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Quick hits: Quez books it; Boyd's days in slot aren't numbered; Eifert feeling workouts

Darqueze Dennard has a good read this camp.
Darqueze Dennard has a good read this camp.

Darqueze Dennard reads a book every training camp, but as he tucked away Change Your Words, Change Your Life this week on his way to lunch it seems like he'd written this story before. Like late in his junior year at Michigan State, when he told secondary coach Harlon Barnett and defensive coordinator Pat Narduzzi he was coming back to the Spartans instead of opting for the NFL Draft.

"I feel like I did my senior year in college," said Dennard, the Bengals' fifth-year cornerback as prepped to return to the slot. "We sat down and set my goals. Be positive and speak it into existence."

Dennard found his college phone about a month ago and saw those goals he punched out for 2013. Win the Jim Thorpe Award as the best DB in the nation. Make All-American. Get to the Rose Bowl. Dennard did it all, becoming the first Michigan State corner to be named first-team All-American since Cincinnati's Barnett 24 years before as the Spartans won their first Rose Bowl in 25 years.

Not long after he made the discovery in his old phone, he made a fortuitous stumble into a Barnes and Noble and the book by the Christian author Joyce Meyer. Right book, right camp. He's working on his option year so the contract question looms. But he says he's not thinking about it. That will take care of itself, which is part of the message of the book.

"It's understanding the power of every word you speak," Dennard said. "Elevate being positive. Getting everybody on the same level.

"First and foremost, if we handle everything as a team, the other stuff is going to accumulate for everybody. Once you win games, everybody gets that notoriety. First you have to be able to win to get that notoriety."

The goals five years later? Be a Pro Bowl player. Win the division. Make the playoffs. Win the Super Bowl. Also, Meyer writes about body language.

"No moping around," Dennard said. "Have other guys play to the highest level. Just make the team better. Positivity goes a long way. … You have to be in good spirits. Good things happen. Like the law of attraction."

So that means the next camp he could be reading a checkbook.

"That's going to take care of itself," Dennard said.

BOYD BALL:  On Thursday Tyler Boyd continued to do what he's done since he caught the winner in Baltimore. Be their second best receiver and continually dominate practices. Maybe even more impressive is he's taken his game up a notch even though they've overhauled the playbook. That means the names of the routes have changed from words to certain numbers corresponding to certain numbers and Boyd hasn't blinked.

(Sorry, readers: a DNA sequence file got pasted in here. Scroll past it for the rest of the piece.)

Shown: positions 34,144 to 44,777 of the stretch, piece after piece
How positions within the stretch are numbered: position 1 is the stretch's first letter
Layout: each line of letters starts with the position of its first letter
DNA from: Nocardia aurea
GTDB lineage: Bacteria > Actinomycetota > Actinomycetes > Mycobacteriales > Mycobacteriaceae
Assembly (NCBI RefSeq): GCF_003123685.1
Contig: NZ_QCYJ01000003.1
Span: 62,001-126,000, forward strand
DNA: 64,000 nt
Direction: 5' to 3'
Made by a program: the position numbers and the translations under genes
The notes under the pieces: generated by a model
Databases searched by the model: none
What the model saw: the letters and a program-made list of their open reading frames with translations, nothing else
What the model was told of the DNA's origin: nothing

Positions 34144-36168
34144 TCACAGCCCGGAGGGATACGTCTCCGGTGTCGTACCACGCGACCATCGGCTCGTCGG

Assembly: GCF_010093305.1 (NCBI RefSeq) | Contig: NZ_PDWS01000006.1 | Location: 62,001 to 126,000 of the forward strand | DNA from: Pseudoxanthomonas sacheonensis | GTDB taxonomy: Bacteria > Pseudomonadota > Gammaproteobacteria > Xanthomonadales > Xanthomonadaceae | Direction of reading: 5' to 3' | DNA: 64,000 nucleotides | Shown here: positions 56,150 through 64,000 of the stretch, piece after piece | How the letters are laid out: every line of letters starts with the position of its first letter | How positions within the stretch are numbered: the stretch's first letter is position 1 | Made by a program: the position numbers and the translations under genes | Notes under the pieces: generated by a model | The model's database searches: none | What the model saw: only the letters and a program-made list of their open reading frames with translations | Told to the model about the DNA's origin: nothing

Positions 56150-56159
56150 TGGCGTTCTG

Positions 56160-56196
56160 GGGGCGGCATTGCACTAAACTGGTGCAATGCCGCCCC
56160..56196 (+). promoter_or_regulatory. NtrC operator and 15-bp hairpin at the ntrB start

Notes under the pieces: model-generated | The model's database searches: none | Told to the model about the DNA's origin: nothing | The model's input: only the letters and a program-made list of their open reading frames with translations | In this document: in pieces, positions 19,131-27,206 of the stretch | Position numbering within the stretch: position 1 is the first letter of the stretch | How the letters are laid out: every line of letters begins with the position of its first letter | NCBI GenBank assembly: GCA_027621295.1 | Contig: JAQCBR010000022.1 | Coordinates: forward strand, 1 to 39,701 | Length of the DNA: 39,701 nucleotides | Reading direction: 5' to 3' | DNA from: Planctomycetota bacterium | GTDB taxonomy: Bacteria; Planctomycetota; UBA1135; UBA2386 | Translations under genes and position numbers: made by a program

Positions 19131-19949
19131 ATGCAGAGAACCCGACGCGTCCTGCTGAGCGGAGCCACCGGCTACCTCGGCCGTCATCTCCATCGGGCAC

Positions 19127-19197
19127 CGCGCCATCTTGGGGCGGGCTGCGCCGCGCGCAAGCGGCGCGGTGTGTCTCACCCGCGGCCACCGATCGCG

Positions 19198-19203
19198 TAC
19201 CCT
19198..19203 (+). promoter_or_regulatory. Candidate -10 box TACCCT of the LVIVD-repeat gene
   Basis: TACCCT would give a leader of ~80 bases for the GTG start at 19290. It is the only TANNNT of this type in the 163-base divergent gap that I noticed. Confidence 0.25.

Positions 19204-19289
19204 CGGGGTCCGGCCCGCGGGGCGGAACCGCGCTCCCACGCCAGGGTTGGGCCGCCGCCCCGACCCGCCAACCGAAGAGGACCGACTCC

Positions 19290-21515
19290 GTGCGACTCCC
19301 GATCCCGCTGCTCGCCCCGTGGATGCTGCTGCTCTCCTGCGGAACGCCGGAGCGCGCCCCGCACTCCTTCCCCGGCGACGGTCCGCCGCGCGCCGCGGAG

"Same concepts as last season. You just have to make sure you listen," said Boyd, who often doesn't have a number in the slot and he'll have to wait for the tag word coming after what is usually three numbers.

But Boyd wouldn't mind getting the number for an outside receiver. He doesn't see himself as solely a slot guy.

"I believe I can play anywhere on the field. I line up in the backfield sometimes," Boyd said. "There are definitely plays where I am on the outside. I run great routes. I might not be a blazer, but I know how to get open. I create separation so I'm a guy, I'm a player, I'm an athlete. Wherever they need me to play I'm going to right there."

After Baltimore, he also knows quarterback Andy Dalton has no problem finding him.

"It can't get no better than that. But I always knew Andy trusted me just based off my rookie year," said Boyd, who had the second biggest rookie year by a Bengals wide receiver in 32 years. "I always knew we had that connection. He had to throw (it). I was probably one of the only ones open at that time and he's a great quarterback so he's not going to miss that read ever. If (wide receiver Brandon) LaFell was in that situation he was going to throw it there. He did a great job. He let me make a great play."

EIFERT WORK: Things seem to be kind of normal when tight end Tyler Eifert (back) is working with rehab trainer Nick Cosgray and Cosgray is driving him so he can get back on the field. No one knows when that will be, but Cosgray is apparently stepping it up because Eifert reported that Cosgray put him through a "ridiculous workout," on Thursday.

"That was the goal, pushing me pretty hard," Eifert said. "I feel good, and I think the team just wants to feel good putting me back out there so I don't have any setbacks or anything. To push me as hard as we did and get through it alright, I feel pretty good."

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